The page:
The Eclipse Foundation today announced the formation of the Edge Native Working Group, which will drive the adoption of open source software for edge computing. Founding members include Adlink, Bosch, Edgeworx, Eurotech, Kynetics, Huawei, Intel, and Siemens. The working group plans to focus on creating an end-to-end software stack that will support deployments of today’s most transformative technologies, including the internet of things (IoT), artificial intelligence, and autonomous vehicles.
Edge computing is a distributed computing paradigm that brings compute power and storage physically closer to applications. The goal of doing so is to improve performance, increase efficiency, and save bandwidth. Over the years, the Eclipse Foundation has built up a sizable IoT community — 41 open source projects from over 40 members, with over 4 million lines of code produced. Now the foundation wants to do the same thing for edge computing.
The Eclipse Foundation already hosts production-ready code for applications at the edge, so it’s not exactly starting from scratch. The Edge Native Working Group encompasses Eclipse ioFog and Eclipse fog05, “as well as other projects that are yet to be announced.” ioFog is a complete edge computing platform for building and running applications at the edge at enterprise scale. Fog05 provides a decentralized infrastructure for provisioning and managing compute, storage, communication, and I/O resources available anywhere across the network. (Other notable competing projects that help enable edge computing include KubeEdge and K3S.)
Eclipse ioFog and Eclipse fog05 are already being used by various companies, so the working group doesn’t have much work to do on that front. This is a big picture play. “The time has come for edge,” Kilton Hopkins, Edgeworx CEO and Eclipse ioFog project lead, told VentureBeat. “The working group is there to actually not just bolster from a usage standpoint, but to actually enhance it the same way that a community grew around Kubernetes with the Cloud Native Computing Foundation.”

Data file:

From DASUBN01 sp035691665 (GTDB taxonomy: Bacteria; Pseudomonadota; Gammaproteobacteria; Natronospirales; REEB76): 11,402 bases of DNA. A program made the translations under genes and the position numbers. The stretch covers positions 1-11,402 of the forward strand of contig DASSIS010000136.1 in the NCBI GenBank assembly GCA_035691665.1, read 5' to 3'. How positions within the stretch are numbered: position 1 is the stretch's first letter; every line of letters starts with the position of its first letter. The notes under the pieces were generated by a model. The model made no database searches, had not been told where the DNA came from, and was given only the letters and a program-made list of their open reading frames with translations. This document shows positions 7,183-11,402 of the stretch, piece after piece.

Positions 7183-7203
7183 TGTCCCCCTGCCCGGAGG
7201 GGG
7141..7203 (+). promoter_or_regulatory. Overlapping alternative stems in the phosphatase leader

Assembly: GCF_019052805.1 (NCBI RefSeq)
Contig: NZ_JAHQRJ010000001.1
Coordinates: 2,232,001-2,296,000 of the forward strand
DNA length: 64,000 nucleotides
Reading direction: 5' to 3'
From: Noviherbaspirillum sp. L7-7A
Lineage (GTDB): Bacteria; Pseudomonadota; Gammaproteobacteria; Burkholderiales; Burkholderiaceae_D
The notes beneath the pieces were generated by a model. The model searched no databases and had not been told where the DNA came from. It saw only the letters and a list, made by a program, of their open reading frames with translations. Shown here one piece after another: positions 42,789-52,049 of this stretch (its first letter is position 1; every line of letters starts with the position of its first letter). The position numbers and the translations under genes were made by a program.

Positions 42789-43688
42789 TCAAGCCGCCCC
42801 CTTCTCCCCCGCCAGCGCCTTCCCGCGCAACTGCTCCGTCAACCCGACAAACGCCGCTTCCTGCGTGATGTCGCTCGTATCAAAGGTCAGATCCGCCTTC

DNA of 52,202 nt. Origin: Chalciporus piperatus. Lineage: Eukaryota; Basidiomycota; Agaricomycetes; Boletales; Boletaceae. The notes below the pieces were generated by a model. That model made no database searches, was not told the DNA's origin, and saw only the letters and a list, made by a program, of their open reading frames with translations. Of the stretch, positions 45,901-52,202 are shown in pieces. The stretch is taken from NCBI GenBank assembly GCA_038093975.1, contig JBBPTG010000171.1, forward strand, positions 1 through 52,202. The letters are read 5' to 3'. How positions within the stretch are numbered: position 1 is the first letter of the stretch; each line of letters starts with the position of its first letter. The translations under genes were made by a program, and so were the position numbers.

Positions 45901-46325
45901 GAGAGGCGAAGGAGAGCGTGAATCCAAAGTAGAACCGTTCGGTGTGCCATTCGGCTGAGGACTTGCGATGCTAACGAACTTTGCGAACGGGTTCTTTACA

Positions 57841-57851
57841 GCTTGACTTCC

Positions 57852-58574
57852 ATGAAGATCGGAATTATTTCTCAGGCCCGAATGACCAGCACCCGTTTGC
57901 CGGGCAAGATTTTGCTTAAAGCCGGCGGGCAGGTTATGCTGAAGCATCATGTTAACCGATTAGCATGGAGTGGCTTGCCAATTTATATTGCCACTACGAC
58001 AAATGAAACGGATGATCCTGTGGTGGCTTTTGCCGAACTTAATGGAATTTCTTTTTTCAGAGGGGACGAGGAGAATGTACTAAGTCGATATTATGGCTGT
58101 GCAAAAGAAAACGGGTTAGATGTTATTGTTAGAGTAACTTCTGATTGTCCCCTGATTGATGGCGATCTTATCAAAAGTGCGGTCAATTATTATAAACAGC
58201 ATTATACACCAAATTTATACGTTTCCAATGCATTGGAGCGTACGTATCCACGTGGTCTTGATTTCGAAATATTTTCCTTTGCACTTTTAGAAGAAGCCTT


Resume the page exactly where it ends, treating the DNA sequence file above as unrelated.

“In the end, the edge competing landscape is just like the cloud computing landscape,” Hopkins continued. “It’s going to be probably a dozen-plus flagship projects that together make a complete edge computing environment. We’ve taken our sector of what we had already started solving years ago and doubled down on it, which is basically extending Kubernetes down to the edge for orchestration of any microservices. It’s working great. Someone is going to fill in another piece, and together it’ll all make the edge computing landscape.”
The working group also plans to develop “various layers of software at the network edge that will enable others to build customized applications for their own specific implementations.” This includes applications for retail, carrier environments, 5G, IoT, and smart manufacturing deployments. And so, the working group will work on the challenges it sees as endemic to edge computing across industries: a heterogenous hardware landscape, low bandwidth, latency, limited power, and security. For more information about Eclipse’s Edge Native Working Group, you’ll want to read the charter and participation agreement.